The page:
Menopause is often used to describe the changes a woman goes through towards the end of her reproductive life. Technically, menopause simply indicates the complete and permanent cessation of menstruation, and is declared when she has not had a cycle for 12 months. The period of time leading up to this event is commonly referred to as perimenopause, indicating the transition leading up to menopause. This is also sometimes referred to as the “climacteric” phase, more accurately describing the 2-5 year process of ovarian and hormonal changes that lead up to and surround the time in a woman’s life in which she undergoes the shift from a reproductive to a non-reproductive woman.
It is during this time that women typically experience common symptoms such as hot flashes, night sweats, mood swings, irregular cycles, restlessness, increased anxiety, poor sleep, hair loss/thinning, dry skin and vaginal dryness. The menopause, or climacteric years do not need to be seen as something to ‘fix’ or ‘heal,’ but rather managed in order to maintain as much comfort and balance in each individual as possible.
Although there are universally shared symptoms, every woman will have a unique process as her body undergoes this process. Some may have very little, if any symptoms, and some may experience more severe physical changes. Some may have more symptoms leading up to menopause, while some women will experience lingering symptoms after they have reached menopause. Some may bleed very heavily, while others simply bleed less and less until they reach menopause. These individual variations are due to several factors including family history, reproductive history, constitution and lifestyle.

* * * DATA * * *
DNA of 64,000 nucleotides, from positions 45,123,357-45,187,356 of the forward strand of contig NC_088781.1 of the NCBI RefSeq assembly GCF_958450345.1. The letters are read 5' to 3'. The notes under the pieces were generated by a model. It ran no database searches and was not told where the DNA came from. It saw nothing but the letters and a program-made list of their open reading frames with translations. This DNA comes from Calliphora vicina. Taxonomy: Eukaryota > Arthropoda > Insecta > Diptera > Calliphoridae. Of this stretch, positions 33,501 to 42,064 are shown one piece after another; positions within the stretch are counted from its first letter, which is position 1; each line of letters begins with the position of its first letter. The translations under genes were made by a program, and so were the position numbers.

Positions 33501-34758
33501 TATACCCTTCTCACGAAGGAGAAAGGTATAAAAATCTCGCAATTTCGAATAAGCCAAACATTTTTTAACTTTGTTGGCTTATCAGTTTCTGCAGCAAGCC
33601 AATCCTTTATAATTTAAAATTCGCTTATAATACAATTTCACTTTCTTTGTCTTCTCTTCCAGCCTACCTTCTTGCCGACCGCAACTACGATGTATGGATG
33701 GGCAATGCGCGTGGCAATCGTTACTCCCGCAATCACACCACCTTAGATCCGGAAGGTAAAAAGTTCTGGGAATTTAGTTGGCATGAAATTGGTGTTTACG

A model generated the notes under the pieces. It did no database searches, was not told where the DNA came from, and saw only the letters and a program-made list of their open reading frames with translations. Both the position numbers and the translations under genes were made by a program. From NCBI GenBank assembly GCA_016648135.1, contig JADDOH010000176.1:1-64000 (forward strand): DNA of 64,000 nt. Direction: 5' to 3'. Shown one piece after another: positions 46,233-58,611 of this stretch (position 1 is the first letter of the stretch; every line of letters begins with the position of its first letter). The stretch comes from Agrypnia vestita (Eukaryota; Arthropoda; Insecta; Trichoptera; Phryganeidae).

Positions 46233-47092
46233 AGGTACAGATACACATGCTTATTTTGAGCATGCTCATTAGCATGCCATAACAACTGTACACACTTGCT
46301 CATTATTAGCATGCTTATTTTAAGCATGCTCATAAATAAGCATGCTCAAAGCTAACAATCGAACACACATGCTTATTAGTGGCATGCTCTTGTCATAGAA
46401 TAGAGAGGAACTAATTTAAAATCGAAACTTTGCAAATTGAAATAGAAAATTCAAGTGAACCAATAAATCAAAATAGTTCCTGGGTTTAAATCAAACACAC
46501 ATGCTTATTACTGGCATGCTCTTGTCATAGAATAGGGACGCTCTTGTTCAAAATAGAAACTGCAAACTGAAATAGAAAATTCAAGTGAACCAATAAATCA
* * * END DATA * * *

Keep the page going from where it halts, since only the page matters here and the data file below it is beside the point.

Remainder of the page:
According to TCM (Traditional Chinese Medicine) theory, these symptoms typically occur due to a deficiency of yin. Yin energy (water) naturally declines as we age, especially in women. Yin is considered a cooling and moistening substance, so when we are yin deficient, we start to see hot and dry patterns in the body. When the yin is deficient we also see a predominance of yang energy (fire), which is heating and drying, contributing to the common presentation of climacteric conditions. By restoring the deficient yin, we bring balance to the yin and the yang, thus bringing relief from these common complaints, and restoring a sense of equilibrium and nourishment.
Acupuncture and Chinese herbs offer a safe, gentle and effective treatment for both the underlying cause (the root, or Ben) and the resulting symptoms (the branch, or Biao) of this natural phase of a woman’s life. It is very effective on its own, and can also safely be part of a treatment plan that includes hormone or other Western medical therapies.
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